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Researchers have reportedly unleashed a new air-conditioning technology called “DEVap”, which apparently uses 'liquid desiccants' - a hygroscopic liquid to remove water and water vapors from the gas stream. Apparently, in an effort to minimize the carbon emissions (CFCs & HCFCs) as a residual exhaust from the conventional air-conditioners, the researchers have decided to go 'Green' with the advent of “DEVap” technology that promises 90% more energy efficiency and make use of salt based solutions to replace carbon solutions.
A liquid desiccant AC (air conditioner) is said to work on the following principle. The hot & humid air is passed through the conditioner, where the air gets cooled by the coolant liquid by absorbing the heat from the humid air and vaporizing the liquid desiccant to have a cooling effect, as the air leaves the conditioner. The residue hot liquid desiccant enters the regenerator where cold air can again be recycled to dry humid air, by absorbing water content and subjecting the air to hot liquid desiccant. Thus recycled warm humid air leaves the regenerator and enters the conditioner. This process can continue infinitely and hence increase the efficiency of the air conditioner.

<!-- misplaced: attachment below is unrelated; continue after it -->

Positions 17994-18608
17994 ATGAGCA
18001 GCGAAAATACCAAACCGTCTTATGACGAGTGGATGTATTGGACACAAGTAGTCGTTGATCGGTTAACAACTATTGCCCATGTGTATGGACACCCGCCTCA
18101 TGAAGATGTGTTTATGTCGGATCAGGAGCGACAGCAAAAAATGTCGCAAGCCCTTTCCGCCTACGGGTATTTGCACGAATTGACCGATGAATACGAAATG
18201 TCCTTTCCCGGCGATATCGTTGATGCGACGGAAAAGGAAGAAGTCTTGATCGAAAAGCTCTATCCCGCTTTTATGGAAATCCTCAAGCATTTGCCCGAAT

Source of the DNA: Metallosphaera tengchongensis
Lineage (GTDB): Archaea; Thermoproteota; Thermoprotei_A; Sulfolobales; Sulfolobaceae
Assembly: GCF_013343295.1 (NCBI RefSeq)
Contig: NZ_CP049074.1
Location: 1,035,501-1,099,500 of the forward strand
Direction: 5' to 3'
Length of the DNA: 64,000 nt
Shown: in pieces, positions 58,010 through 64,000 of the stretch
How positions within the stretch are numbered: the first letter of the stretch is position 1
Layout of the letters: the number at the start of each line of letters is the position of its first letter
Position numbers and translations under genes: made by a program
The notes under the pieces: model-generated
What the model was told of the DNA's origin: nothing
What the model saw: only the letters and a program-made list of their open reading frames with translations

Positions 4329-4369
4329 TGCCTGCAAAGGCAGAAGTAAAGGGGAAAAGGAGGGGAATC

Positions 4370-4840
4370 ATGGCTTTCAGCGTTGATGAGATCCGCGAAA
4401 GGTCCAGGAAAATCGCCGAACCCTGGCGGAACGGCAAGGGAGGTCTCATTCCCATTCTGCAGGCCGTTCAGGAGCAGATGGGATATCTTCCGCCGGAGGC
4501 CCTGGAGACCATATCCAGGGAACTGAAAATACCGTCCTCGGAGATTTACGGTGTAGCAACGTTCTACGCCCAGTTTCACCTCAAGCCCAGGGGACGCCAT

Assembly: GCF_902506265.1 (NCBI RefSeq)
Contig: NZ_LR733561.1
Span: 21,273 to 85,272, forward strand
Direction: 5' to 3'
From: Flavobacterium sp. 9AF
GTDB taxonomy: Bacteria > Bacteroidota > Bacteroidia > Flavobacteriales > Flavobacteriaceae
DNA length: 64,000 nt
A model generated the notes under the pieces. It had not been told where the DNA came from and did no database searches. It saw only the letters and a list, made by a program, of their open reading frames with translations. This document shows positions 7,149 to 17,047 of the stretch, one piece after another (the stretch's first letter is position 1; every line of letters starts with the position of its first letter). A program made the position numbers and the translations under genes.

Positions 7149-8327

However, this technology is apparently in the testing stage and not yet made live to the commercial market. So, until then we might just have to stick to the traditional fanning methods or the water coolant based desert coolers, as a dedicated effort against global warming!